India is a representative democracy. The people of this country together cannot be at a single place at a single time to take part in the decisions that affect us. Therefore, we elect people who would represent us  and engage in policy making on our behalf. As active participants of this nation, we trust these people and support them.

The atmosphere in the Parliament, where our elected representatives ensconce themselves, has to have vibes of a healthy competition. This particular atmosphere should be impartial in its treatment of representatives from different communities.

A rewind into some years, the hyper-fanatic religious chants of ‘Jai Shree Ram’ and ‘Vande Matram’ were a rallying call on the streets of India by the uncompromising zealots. Although Hindutva still remains the ideological bedrock supporting the BJP’s existence as a national party,  these rallies were devoid of the people from the mainstream political party. Rather, the fundamentalist stance were undertaken by Bajrang Dal, one of the most radical and extremist fringes of Bharatiya Janata Party.

The principle of secularism enshrined in our Constitution is emblematic of equal respect to all religions. However, the past few years have been an eye-opener and sent us in a state of shock. This bigotry has penetrated the walls of the Parliament , and religion once again becomes the ingredient of divisive politics.

On June 18, 2019, many ministers went for the swearing-in ceremony in the Lok Sabha . Asaduddn Owaisi was re-elected to the Lok Sabha for a fourth consecutive term from the Hyderabad seat.  We see the sway of majoritarianism when he was interrupted with derisive comments and heckled with chants of ‘Jai Shree Ram’ and ‘Vande Matram’. In response to the age-old, muscular and divisive Hindutva which weighed heavy in the Parliament, president of the All India Majlis-e-Ittehadul Muslimeen (AIMIM) concluded his speech with – “Jai Bheem, Jai Meem, Takbeer Allahu Akbar, Jai Hind.”

The BJP is a right-wing political party which stresses on the need for political Hindu resurgence through any means possible. It wrongly constructs an imaginary notion of India, by trying to change the discourse on secularism and exploit religion and caste-based differences for electoral gain.

 The ideology of Hindutva can only survive by homogenizing ideas, history, culture, gods and in this bid, the entire nation. This fascist project, in its process to create a Hindu rashtra, also reins in the multitude and diversity of ideas, cultures, faith and gods within the Hindus.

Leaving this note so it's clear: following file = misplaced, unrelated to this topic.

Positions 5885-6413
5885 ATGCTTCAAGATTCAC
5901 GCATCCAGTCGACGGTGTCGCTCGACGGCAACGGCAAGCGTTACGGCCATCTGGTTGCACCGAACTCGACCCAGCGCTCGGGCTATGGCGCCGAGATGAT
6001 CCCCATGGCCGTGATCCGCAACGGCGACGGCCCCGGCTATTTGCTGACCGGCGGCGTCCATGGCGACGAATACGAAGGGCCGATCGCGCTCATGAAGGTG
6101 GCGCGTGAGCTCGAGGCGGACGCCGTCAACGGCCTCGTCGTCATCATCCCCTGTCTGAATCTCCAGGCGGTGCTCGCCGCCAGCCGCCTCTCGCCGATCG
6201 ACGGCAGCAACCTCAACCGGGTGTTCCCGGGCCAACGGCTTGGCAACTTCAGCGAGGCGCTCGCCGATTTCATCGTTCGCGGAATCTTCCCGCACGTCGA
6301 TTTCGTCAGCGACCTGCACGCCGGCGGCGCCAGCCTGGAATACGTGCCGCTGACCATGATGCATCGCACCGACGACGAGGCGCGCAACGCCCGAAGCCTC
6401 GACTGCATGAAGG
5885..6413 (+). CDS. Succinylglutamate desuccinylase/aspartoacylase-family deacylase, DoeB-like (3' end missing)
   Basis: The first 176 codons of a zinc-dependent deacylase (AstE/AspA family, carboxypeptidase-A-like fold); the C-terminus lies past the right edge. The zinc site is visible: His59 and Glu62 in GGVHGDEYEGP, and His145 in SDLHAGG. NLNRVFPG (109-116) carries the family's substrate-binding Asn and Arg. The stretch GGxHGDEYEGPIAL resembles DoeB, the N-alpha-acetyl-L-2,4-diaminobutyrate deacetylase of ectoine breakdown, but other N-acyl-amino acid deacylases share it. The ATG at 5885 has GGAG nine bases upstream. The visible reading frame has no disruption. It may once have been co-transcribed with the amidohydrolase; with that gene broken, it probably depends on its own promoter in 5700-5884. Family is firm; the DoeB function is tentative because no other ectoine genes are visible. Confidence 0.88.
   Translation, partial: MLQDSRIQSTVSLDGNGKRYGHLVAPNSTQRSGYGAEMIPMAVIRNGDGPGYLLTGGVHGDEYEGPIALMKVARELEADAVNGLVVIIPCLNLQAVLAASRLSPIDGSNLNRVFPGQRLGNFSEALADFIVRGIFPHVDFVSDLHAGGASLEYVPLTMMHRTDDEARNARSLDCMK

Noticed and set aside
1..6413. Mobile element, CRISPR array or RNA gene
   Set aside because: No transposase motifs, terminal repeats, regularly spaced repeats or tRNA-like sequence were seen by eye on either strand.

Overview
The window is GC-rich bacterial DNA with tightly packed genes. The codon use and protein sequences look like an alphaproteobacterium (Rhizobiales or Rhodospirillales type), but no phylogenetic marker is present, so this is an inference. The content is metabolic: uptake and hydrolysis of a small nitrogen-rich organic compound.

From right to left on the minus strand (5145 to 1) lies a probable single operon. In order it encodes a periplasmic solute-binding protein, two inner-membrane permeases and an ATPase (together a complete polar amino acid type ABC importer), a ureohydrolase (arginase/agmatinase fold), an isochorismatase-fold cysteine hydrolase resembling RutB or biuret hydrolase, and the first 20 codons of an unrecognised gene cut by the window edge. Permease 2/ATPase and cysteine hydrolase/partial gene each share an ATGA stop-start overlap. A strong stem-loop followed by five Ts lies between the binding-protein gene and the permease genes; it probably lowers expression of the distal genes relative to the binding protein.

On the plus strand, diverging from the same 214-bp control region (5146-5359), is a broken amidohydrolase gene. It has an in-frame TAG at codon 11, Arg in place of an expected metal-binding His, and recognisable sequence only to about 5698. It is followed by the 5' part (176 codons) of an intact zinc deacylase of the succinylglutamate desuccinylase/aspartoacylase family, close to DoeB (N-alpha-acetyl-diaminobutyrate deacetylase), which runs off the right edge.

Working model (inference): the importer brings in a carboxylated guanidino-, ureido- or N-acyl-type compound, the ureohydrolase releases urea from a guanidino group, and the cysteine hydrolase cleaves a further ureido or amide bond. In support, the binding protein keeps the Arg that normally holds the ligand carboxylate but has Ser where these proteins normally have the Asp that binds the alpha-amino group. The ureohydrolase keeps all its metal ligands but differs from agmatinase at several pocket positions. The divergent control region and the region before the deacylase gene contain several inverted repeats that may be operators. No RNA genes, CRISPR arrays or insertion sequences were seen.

India is not, and will never be a single, homogenized rashtra. Nor can any particular religion/community predominate its plural landscape. It shall remain a peaceful coexistence of various languages, ideas, sects, religions and schools of thought.

To equate the ideology of Hindutva with the mainstream politics and play the religion card, only delineates how the fundamentalist approach is trying to foment discord and seclusion amongst people. A Muslim representative in this secular nation-state is as much deserving of the honor and respect as a Hindu. But there is no defence for the inclusive and plural ethos India stands for. Rather, democracy in the Narendra Modi government is under attack and facing a political authorization. The chants are symbolic of the majoritarian bullying and the strategic political message from them to the minorities. It is an overt use of religious symbolism that easily legitimizes hate and violence, and a complete disregard of the secular norms that India stands for. Because the BJP thinks itself as the sole custodian of national pride and security, anyone who speaks up for the Muslims, or against the violence in Kashmir, is tagged with the epithet “anti-national”.

The fact that India is wrongly imagined as mono-religious, mono-cultural and mono-lingual becomes the root cause of the polarized environment and the 

emergence of a country divided by hate. A nation-state’s unstable and weakening condition is visible when regionalism and religious oppression becomes rampant.

The constitutional guarantee of freedom of religion seems to be set only in theory as the young generation is blindly imbibing the idea of bigotry and hatred ; thus creating violent, irrational and de-individualised participants. The concept of India is not reducible to a single faith. The complete polarization based on the politics of religion enables the radical elements to marginalize minorities.

India has a religious problem, and  as far as the BJP retains political power, the sectarian line-up of the political conflict is to dominate the political landscape of India.